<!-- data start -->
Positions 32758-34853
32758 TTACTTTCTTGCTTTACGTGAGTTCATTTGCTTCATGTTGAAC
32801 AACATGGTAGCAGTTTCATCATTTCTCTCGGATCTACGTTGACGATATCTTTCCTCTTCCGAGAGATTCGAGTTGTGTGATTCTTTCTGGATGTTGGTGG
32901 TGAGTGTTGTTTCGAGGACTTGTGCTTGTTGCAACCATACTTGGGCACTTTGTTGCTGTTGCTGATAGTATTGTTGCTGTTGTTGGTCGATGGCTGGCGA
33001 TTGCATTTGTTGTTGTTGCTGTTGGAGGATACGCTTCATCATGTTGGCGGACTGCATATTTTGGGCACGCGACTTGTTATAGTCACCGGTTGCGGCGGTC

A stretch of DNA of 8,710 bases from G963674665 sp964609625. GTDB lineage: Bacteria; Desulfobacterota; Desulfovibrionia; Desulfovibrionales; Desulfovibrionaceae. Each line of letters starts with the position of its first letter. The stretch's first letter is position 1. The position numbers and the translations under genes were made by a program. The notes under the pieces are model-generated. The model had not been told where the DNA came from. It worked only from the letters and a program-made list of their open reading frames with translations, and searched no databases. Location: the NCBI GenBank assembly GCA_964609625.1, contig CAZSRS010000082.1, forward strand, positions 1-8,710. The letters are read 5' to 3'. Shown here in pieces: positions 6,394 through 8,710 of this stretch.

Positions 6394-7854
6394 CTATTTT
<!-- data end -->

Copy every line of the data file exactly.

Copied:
Positions 32758-34853
32758 TTACTTTCTTGCTTTACGTGAGTTCATTTGCTTCATGTTGAAC
32801 AACATGGTAGCAGTTTCATCATTTCTCTCGGATCTACGTTGACGATATCTTTCCTCTTCCGAGAGATTCGAGTTGTGTGATTCTTTCTGGATGTTGGTGG
32901 TGAGTGTTGTTTCGAGGACTTGTGCTTGTTGCAACCATACTTGGGCACTTTGTTGCTGTTGCTGATAGTATTGTTGCTGTTGTTGGTCGATGGCTGGCGA
33001 TTGCATTTGTTGTTGTTGCTGTTGGAGGATACGCTTCATCATGTTGGCGGACTGCATATTTTGGGCACGCGACTTGTTATAGTCACCGGTTGCGGCGGTC

A stretch of DNA of 8,710 bases from G963674665 sp964609625. GTDB lineage: Bacteria; Desulfobacterota; Desulfovibrionia; Desulfovibrionales; Desulfovibrionaceae. Each line of letters starts with the position of its first letter. The stretch's first letter is position 1. The position numbers and the translations under genes were made by a program. The notes under the pieces are model-generated. The model had not been told where the DNA came from. It worked only from the letters and a program-made list of their open reading frames with translations, and searched no databases. Location: the NCBI GenBank assembly GCA_964609625.1, contig CAZSRS010000082.1, forward strand, positions 1-8,710. The letters are read 5' to 3'. Shown here in pieces: positions 6,394 through 8,710 of this stretch.

Positions 6394-7854
6394 CTATTTT